Dutch term – levenloos

Levenloos literally means “lifeless” and is used to refer to stillborn children. In death records, you will often read “levenloze dochter” [stillborn daughter], “levenloze zoon” [stillborn son] or “levenloos kind” [stillborn child].

Since 1811, death records were created for stillborn children (children born after a pregnancy of more than six months). They did not have birth records, as these were reserved for children that were born alive. If a child died before the birth record was created, a birth record was still created, as well as a death record. Before 1811, it is rare to find records for stillborn children.

Death record of stillborn child

Death record of stillborn child of Adrianus Flooren, 1927

About Yvette Hoitink

Yvette Hoitink is a professional genealogist in the Netherlands. She has been doing genealogy for 20 years. Her expertise is helping people from across the world find their ancestors in the Netherlands. Read about Yvette's professional genealogy services.

Comments

  1. Oh my gosh. I am so glad you posted this. I really thought that was a name!

  2. SInce I discovered WieWasWie and you announced when the English version was available (thanks!) I have lived on Goggle Translate. I keep a second tab open in my browser for Google Translate and cut/paste words/terms/phrases from WieWasWIe to it all the time, it really helps in the understanding of these records.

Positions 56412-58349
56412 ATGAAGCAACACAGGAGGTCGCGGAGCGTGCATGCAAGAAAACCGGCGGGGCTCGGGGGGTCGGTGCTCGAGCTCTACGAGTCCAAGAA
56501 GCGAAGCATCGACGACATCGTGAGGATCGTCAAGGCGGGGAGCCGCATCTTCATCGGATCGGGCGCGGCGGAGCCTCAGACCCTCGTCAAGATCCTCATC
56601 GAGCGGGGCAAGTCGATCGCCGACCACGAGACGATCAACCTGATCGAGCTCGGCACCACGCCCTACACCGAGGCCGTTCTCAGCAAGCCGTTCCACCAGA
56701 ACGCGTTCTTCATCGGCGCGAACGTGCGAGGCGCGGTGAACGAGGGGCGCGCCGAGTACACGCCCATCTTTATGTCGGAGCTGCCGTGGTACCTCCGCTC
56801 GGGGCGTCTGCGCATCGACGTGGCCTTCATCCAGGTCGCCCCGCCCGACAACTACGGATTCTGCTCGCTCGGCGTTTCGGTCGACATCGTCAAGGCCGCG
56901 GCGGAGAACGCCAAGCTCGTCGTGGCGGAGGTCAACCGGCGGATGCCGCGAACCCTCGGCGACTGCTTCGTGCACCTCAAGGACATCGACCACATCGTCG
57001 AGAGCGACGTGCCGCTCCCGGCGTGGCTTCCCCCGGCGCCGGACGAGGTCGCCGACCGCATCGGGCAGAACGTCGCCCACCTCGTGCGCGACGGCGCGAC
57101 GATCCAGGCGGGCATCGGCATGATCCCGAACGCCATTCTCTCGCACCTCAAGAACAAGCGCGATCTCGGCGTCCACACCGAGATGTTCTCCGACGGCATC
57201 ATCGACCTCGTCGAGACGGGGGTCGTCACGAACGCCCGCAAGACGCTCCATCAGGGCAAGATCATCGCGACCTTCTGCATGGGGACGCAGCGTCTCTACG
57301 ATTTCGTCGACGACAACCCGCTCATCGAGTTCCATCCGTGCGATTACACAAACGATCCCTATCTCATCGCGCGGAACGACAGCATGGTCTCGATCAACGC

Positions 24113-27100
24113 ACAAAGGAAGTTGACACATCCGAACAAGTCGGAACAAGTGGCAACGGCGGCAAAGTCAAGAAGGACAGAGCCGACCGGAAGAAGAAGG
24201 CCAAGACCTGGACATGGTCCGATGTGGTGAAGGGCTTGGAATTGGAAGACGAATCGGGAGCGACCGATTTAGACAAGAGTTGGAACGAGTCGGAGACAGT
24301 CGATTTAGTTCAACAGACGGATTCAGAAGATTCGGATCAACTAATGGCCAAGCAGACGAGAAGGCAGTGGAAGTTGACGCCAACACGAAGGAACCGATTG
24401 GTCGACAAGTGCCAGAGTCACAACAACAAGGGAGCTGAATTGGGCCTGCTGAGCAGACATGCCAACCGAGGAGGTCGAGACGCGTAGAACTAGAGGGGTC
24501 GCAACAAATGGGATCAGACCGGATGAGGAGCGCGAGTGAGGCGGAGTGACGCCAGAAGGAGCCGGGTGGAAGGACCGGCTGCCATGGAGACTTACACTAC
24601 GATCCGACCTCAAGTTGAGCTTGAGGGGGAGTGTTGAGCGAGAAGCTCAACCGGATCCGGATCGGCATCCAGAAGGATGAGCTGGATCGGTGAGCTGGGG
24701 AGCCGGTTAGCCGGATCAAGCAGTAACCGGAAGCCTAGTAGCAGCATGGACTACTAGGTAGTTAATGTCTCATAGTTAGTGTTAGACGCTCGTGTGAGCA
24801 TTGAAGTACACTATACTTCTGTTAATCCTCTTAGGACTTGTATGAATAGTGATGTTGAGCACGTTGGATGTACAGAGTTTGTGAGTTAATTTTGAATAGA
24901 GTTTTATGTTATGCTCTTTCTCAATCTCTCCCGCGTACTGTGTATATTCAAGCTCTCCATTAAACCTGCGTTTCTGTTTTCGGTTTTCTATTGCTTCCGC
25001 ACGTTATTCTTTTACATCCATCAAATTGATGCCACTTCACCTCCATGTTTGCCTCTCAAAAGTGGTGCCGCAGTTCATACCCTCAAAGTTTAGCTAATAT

3. Concerning: Adrianus Flooren,
    This certificate concerning a female child, daughter with surname Flooren, she could also have been born alive. Because registration exactly in the same words was used for children born alive as well as stillborn children.
    “Levenloos” – only means not alive when the registration was made in the Netherlands before 1995.
    In 1986 it became possible to give the child given names as well if the parent(s) wanted that.
    Since 1795 birthcertificates were used and later in 19th century the registration changed using deathcerticificates – simply because it saved a lot of paperwork. And necessary because a deathcertificate meant official permission for burial – later burial or cremation.
    The registration “Levenloos” before 1995 in the Netherlands, only means that the civil servant registered that he was told the child was not alive (anymore). Nobody cared if the child was stillborn or born alive before 1995 in such certificates. Therefore sometimes you do read words like “Doodgeboren” = “stillborn” or “Levenloos geboren” = “Stillborn”.
    In this certificate is quite clearly NOT mentioned that the child is or was dead when born! Even if you cannot read Dutch words, it’s very clear that this child’s registration concerns the birth and not the death at the time of birth, that’s what it’s all about.

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